DMD gene in development and cancer
PhDs and postgraduate research
Fully funded (UK/EU/International students)
School of Pharmacy and Biomedical Sciences
23 February 2020
DMD gene mutations result in Duchenne Muscular Dystrophy, which gave the gene its name. However, new data from our and other laboratories indicate that DMD mutations trigger downstream multi-system abnormalities going far beyond the mechanical instability in myofibres. These alterations are diverse and affect proliferation and signalling in specific cells, mitochondrial functions and metabolism and even oncogenesis.
Moreover, cognitive deficits found in Duchenne patients are caused by distinctive molecular alterations resulting from DMD gene mutations in the brain cells. Given this increasing range of defects, identifying novel pathological mechanisms triggered by DMD mutations would advance our understanding of potential new roles of this largest human gene known in human health and disease.
The strategic aim of the three interdisciplinary PhDs is to expand DMD research into new areas by exploiting novel findings and high quality preliminary data. The projects are mutually supporting, creating the critical mass, using several animal models offering cross-species validation of findings and access to the university infrastructure across the faculties.
They also involve 10 external partners offering laboratory placements and an extensive range of expertise – so while the majority of work will be undertaken in Portsmouth, each PhD student will also spend a short period at a collaborating laboratory.
The scholarship covers tuition fees and an annual maintenance grant of £15,009 (UKRI 2019/20 rate) for three years. Scholarship recipients will also receive up to £3,000 for research project costs/consumables during the duration of the programme.
The work on this project will offer a broad-spectrum training including:
- Molecular and functional analyses in cancer cells
- Developmental and morphological studies in zebrafish
- Multi-omics data analyses
Using RNASeq and proteomics analyses we have evidence that, contrary to the current dogma, DMD mutations predominantly affect undifferentiated rather than terminally differentiated cells, in which we identified numerous abnormalities.
This project will investigate the developmental effects of DMD mutations to establish whether an early treatment could prevent irreversible damage. This part of the project will also exploit dystrophic zebrafish, thereby using a less sentient developmental model offering a unique platform for behaviour and morphology analyses (using equipment in the Portsmouth Zeiss Global Centre).
Importantly, the zebrafish model will be used for both this and the concomitantly run DMD brain study, creating the cross talk and cooperation opportunities for PhD students on these projects. Importantly, somatic DMD mutations have been associated with aggressive cancers. Given the commonalities in development and oncogensis, tumour formation might be a novel but related aspect of DMD gene dysfunction.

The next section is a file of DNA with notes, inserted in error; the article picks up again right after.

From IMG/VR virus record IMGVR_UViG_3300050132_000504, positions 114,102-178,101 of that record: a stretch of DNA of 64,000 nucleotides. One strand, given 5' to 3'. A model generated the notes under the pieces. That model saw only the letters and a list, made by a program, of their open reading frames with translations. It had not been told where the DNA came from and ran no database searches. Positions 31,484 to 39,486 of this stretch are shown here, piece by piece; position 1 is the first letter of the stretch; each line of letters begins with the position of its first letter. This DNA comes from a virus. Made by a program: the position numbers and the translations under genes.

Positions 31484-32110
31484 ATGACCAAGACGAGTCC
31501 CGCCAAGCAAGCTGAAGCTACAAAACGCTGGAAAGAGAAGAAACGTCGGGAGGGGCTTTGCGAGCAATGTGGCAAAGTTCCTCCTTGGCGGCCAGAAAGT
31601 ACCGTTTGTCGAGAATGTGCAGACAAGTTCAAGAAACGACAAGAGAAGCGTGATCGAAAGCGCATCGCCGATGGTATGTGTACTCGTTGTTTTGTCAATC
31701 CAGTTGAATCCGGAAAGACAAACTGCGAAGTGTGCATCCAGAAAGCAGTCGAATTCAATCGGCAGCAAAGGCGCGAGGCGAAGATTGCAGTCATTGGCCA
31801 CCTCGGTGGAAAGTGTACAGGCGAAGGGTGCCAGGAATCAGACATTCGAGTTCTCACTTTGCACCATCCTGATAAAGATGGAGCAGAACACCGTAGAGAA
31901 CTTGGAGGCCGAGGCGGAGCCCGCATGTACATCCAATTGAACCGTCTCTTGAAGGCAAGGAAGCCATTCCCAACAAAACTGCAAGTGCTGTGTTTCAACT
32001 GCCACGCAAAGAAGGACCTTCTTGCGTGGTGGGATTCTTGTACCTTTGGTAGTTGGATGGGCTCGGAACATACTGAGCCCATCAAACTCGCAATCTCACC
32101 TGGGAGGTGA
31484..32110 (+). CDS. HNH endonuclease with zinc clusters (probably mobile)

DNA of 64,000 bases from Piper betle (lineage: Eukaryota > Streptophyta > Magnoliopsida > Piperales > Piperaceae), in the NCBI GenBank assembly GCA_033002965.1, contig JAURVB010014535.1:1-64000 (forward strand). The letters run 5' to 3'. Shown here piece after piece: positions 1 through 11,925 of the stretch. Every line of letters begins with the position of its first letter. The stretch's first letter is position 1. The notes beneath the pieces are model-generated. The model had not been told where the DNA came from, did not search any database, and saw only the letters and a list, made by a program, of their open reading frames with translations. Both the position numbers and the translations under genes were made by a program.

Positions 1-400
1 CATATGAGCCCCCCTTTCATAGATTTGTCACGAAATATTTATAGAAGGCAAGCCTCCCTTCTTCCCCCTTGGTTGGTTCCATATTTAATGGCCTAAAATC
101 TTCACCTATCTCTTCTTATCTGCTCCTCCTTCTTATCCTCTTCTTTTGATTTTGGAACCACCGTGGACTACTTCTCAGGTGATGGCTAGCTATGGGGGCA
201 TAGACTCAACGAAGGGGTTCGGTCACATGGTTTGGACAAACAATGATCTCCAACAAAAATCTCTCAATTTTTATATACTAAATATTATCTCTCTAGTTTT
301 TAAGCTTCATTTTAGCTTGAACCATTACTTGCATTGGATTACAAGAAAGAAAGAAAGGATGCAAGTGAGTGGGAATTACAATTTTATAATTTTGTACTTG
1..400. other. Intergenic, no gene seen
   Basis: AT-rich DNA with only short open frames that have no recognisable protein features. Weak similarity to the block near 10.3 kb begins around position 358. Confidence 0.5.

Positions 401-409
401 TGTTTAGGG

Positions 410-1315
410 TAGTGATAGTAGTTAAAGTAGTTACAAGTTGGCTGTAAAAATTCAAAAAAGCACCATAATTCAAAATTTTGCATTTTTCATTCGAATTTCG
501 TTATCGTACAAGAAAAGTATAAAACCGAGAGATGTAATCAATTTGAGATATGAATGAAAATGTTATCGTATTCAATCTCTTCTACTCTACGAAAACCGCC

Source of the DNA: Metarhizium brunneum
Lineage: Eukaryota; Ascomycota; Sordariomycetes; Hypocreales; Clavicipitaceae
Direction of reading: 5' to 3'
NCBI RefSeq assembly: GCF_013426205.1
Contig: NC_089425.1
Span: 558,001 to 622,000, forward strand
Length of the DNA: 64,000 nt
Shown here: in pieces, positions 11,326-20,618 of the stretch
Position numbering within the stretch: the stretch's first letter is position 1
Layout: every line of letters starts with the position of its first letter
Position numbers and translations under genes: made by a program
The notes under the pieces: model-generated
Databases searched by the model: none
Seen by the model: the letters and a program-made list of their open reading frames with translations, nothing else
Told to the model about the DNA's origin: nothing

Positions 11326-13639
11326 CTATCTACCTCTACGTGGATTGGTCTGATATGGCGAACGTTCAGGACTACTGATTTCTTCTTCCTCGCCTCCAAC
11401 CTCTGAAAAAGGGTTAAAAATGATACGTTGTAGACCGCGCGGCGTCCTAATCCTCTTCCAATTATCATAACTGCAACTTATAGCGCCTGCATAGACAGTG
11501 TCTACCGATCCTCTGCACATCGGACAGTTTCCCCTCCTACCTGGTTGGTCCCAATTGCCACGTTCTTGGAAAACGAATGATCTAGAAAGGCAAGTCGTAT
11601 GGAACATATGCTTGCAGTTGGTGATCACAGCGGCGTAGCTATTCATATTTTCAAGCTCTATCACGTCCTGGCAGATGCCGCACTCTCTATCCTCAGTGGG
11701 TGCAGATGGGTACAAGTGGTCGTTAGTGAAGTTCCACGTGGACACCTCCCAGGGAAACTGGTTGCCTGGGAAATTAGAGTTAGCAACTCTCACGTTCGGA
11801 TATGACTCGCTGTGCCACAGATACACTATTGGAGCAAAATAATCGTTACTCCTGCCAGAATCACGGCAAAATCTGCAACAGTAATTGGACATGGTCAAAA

The unique multi-omics data already available to us will be studied and the bioinformatics integration performed in collaboration with the Han Lab at the Milner Institute, Cambridge. The functional impact of DMD gene in oncogenesis will be studied in cancer cells, in collaboration with the Sicinski Cell Cycle Machinery in Development and Cancer lab at Harvard.
Unravelling novel mechanisms triggered by DMD mutations in cancer might help developing new diagnostic and therapeutic tools for this condition – and the successful PhD candidate will join a team using multidisciplinary approaches to analyse gene functions in health and disease. This project also offers training in a range of techniques including multi-omics dataset analyses, cell culture in vitro, advanced microscopy and in vivo studies.
You'll need an upper second class honours degree from an internationally recognised university or a Master’s degree in an appropriate subject. In exceptional cases, we may consider equivalent professional experience and/or qualifications. English language proficiency is required at a minimum of IELTS band 6.5 with no component score below 6.0.
You would have studied one of these: cell biology, biochemistry, developmental biology, pharmacology, neuroscience or a related molecular area and you would be keen to learn new things.
How to apply
When you are ready to apply, you can use our online application form. Make sure you submit a personal statement, proof of your degrees and grades, details of two referees, proof of your English language proficiency and an up-to-date CV.
Our ‘How to Apply’ page offers further guidance on the PhD application process.
If you want to be considered for this funded PhD opportunity you must quote project code PHBM4781020 when applying.